Recent studies point to the fact that screening, typically for breast cancer, has often led to overdiagnosis. A 25 year study in Canada shows that annual mammography does not result in a reduction in breast cancer specific mortality for women aged 40-59 beyond that of physical examination alone or usual care in the community ((Miller AB, et. Al.Twenty five year follow-up for breast cancer incidence and mortality of the Canadian National Breast Screening Study: randomised screening trial: BMJ 2014;348:g366)). As a matter of fact, a row has erupted in Switzerland after the Swiss Medical Board recommended that the country’s mammography screening programme for breast cancer be suspended because it leads to too many unnecessary interventions. In a report made public on 2 February 2014, the Board said that while systematic mammography screening for breast cancer saved 1-2 women’s lives for every 1000 screened, it led to unnecessary investigations and treatment for around 100 women in every 1000. “The desirable effect is offset by the undesirable effects,” said the report.((Arie S, Switzerland debates dismantling its breast cancer screening programme: BMJ 2014;348:g1625))

A report from another quarter also makes interesting reading. Many elderly men in the US are being screened inappropriately for prostate cancer, say researchers. The very old and those in poor health are unlikely to live long enough to enjoy any potential benefits from screening, whereas the harms are immediate and include anxiety, false positive tests ((Inappropriate prostate cancer screening is common among elderly US men: BMJ 2006;333:1112)). A national prostate cancer awareness programme in New Zealand has been criticised for glossing over the harms of prostate specific antigen (PSA) testing and of promoting population screening by the “back door.” The $US3.5million scheme is intended to provide men with access to evidence based, high quality information to help them decide whether they need their prostate checked. Posters and patient information booklets were sent to every general practice in the country last month. But the resources have prompted an angry reaction, including calls for doctors to boycott the programme outright ((Brill D. New Zealand prostate cancer awareness programme is likely to increase unnecessary PSA testing:  BMJ 2013;347:f7537)).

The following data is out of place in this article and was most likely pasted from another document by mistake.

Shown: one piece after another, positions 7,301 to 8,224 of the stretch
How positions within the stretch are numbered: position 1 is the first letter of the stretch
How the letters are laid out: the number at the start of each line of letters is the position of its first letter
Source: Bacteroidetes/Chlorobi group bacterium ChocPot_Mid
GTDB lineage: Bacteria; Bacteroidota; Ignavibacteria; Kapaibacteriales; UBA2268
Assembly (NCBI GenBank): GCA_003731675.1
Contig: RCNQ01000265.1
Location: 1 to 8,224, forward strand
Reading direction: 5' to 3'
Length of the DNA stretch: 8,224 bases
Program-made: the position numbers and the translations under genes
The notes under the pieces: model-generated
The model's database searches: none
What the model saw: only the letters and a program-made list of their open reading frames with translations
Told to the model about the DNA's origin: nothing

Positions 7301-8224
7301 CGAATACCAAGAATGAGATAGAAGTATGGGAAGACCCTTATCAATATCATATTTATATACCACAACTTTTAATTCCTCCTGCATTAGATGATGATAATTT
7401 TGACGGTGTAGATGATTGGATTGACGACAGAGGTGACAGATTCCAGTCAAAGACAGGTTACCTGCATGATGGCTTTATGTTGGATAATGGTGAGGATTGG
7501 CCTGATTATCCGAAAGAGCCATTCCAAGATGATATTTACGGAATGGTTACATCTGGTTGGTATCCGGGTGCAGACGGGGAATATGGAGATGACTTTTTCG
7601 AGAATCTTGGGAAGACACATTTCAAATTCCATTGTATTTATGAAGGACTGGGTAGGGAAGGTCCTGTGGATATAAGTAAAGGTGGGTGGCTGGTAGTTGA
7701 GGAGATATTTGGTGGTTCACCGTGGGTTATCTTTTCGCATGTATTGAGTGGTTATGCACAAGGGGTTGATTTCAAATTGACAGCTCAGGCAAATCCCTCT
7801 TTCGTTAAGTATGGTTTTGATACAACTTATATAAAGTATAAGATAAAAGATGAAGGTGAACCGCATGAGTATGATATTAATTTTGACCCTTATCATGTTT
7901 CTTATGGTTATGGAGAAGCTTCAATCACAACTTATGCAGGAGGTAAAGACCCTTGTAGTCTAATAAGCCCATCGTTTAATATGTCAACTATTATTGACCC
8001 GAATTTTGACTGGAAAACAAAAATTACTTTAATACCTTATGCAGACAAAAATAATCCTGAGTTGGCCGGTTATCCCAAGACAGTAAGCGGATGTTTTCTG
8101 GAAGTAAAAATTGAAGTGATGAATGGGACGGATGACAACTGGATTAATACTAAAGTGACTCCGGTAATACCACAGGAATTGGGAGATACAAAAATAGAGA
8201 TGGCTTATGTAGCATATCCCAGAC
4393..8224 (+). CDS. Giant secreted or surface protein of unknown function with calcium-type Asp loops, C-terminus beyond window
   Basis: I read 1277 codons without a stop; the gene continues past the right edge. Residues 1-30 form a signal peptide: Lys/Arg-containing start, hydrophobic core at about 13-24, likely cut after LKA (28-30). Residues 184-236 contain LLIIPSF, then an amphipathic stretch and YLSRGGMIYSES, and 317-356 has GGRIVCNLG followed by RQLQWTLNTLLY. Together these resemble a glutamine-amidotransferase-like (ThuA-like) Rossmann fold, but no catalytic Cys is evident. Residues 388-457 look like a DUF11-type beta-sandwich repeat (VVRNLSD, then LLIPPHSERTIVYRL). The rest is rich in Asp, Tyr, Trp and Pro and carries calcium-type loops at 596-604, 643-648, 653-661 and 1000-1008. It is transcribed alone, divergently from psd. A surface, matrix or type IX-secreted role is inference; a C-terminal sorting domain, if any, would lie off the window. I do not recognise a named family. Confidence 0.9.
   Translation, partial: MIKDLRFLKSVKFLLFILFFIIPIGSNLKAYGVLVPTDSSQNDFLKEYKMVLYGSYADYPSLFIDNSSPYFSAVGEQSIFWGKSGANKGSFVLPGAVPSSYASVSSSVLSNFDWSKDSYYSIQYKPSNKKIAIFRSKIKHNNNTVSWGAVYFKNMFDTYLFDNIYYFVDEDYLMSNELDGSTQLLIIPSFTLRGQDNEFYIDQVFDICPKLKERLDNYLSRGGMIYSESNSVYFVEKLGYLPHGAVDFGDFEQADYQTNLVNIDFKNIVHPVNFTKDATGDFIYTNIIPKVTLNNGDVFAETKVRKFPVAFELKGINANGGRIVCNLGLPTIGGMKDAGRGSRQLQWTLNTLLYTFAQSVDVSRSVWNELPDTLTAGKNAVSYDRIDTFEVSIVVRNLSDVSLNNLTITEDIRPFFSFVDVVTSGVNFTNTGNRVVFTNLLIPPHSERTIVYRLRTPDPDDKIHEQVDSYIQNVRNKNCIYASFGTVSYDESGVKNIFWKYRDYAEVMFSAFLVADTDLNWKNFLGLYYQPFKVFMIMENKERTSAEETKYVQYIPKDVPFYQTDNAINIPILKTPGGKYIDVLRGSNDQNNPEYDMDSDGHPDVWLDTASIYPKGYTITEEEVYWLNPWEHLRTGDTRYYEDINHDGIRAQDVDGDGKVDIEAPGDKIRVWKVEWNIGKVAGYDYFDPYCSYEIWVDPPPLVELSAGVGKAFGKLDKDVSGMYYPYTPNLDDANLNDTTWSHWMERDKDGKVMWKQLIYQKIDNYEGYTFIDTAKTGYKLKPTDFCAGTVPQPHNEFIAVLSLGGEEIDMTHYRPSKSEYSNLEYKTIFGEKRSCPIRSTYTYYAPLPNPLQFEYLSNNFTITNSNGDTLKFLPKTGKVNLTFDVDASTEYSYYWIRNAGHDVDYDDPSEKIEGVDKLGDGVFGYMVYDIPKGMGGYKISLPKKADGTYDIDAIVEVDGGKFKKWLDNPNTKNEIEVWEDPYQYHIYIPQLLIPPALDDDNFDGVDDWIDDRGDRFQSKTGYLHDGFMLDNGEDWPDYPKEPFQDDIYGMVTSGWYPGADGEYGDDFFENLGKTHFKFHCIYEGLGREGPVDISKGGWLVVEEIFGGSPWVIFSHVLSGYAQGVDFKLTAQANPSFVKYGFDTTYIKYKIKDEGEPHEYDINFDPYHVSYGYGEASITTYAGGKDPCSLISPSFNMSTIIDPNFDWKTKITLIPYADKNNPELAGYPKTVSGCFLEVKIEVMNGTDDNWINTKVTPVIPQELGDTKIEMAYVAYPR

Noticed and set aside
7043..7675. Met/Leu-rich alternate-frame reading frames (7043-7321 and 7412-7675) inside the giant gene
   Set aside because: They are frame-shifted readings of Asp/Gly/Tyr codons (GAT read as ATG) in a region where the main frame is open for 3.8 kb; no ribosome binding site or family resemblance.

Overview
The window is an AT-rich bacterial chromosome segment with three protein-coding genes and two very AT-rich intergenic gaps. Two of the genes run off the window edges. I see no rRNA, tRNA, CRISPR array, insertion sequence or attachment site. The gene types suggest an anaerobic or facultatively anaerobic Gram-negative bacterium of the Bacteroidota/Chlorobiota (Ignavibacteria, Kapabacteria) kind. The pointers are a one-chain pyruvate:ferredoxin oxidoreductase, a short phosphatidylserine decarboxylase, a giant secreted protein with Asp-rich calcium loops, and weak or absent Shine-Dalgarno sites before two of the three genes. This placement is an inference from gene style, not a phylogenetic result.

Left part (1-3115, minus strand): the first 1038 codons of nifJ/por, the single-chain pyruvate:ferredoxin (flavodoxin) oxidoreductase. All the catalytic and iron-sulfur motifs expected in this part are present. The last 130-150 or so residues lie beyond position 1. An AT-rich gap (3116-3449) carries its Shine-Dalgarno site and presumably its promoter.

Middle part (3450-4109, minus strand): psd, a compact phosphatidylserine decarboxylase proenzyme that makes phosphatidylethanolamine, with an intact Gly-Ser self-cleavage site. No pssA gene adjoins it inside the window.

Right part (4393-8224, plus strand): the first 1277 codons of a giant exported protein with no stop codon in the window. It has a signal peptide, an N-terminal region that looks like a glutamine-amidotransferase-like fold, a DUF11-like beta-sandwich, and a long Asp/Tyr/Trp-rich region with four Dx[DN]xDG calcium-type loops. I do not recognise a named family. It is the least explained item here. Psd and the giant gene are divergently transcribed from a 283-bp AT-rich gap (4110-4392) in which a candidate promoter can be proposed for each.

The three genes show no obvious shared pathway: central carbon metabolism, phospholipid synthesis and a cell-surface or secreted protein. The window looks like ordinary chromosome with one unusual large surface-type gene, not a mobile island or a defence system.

Does screening for depression improve outcomes in primary care? The UK National Screening Committee has determined that there is no evidence of benefit from depression screening to justify costs and potential harms and has recommended against it ((Thombs BD. Does depression screening improve depression outcomes in primary care?BMJ 2014;348:g1253)).

Here is another finding. Bowel cancer screening with fecal occult blood testing was thought to reduces the risk of dying from bowel cancer, however a new long term study has shown that bowel cancer screening does not influence all cause mortality, so patients won’t necessarily live longer ((Jacqui W. BMJ 2013;347:f5773)).

I leave it to the reader to draw the appropriate conclusions.